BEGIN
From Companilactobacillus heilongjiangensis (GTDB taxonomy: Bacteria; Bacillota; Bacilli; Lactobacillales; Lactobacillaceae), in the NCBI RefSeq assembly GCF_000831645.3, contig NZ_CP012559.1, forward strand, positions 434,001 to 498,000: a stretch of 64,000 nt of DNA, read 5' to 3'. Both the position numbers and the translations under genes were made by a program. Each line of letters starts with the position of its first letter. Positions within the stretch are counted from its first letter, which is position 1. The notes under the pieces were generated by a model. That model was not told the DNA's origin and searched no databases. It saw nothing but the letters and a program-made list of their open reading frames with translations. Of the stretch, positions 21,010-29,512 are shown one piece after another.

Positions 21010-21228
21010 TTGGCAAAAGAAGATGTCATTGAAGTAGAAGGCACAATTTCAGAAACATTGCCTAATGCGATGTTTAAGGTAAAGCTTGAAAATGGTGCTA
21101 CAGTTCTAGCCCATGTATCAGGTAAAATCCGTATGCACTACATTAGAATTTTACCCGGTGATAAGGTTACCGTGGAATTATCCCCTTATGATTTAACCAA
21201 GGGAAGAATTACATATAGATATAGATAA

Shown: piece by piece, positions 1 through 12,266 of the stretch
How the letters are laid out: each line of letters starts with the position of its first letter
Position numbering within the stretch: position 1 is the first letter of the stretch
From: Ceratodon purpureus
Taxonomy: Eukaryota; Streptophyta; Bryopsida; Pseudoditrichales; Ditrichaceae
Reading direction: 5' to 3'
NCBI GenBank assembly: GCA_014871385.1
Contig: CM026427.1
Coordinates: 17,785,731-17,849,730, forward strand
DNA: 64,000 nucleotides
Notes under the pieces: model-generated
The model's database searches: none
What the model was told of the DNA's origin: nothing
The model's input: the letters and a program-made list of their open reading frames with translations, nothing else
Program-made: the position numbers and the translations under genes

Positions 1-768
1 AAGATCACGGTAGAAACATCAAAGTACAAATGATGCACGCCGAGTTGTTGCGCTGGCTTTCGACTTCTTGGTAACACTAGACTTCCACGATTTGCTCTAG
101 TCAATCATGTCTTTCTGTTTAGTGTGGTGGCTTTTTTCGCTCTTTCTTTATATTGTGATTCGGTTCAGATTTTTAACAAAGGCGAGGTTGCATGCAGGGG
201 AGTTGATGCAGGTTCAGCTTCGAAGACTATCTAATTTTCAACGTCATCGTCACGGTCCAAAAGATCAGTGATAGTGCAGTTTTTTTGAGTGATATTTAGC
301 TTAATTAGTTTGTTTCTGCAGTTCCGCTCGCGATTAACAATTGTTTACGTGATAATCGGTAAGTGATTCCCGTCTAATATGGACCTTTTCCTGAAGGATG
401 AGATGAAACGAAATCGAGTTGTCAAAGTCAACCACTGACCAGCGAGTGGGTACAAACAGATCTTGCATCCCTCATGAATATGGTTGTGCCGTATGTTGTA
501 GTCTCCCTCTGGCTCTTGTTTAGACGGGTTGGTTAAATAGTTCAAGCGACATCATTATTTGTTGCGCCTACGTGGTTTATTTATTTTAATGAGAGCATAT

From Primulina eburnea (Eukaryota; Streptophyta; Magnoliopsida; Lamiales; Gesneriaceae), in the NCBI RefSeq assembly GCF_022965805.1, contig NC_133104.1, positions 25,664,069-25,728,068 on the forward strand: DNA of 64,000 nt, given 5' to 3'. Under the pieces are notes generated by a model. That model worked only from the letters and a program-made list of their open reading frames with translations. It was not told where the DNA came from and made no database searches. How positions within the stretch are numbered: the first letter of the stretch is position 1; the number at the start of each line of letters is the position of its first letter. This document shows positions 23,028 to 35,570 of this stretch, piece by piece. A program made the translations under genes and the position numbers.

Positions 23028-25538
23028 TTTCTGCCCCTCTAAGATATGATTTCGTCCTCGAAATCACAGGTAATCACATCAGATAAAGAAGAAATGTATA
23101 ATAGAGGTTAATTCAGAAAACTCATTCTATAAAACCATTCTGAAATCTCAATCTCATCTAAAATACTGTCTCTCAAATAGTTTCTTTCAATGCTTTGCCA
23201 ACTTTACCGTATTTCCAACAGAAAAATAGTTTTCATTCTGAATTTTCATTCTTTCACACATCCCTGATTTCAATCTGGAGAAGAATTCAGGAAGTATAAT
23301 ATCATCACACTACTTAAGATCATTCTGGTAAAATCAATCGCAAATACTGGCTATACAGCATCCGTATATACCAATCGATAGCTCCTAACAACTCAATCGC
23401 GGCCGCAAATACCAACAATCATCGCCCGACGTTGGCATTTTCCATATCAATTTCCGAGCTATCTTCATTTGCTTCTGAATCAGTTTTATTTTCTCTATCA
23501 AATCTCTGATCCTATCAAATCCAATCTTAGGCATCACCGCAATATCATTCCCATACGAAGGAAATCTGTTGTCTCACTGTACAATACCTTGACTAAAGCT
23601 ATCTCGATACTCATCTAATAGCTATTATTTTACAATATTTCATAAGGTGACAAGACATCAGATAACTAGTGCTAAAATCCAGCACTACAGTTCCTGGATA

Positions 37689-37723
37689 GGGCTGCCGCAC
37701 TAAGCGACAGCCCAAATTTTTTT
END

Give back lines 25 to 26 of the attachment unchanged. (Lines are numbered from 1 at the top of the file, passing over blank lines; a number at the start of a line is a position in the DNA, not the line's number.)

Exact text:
301 TTAATTAGTTTGTTTCTGCAGTTCCGCTCGCGATTAACAATTGTTTACGTGATAATCGGTAAGTGATTCCCGTCTAATATGGACCTTTTCCTGAAGGATG
401 AGATGAAACGAAATCGAGTTGTCAAAGTCAACCACTGACCAGCGAGTGGGTACAAACAGATCTTGCATCCCTCATGAATATGGTTGTGCCGTATGTTGTA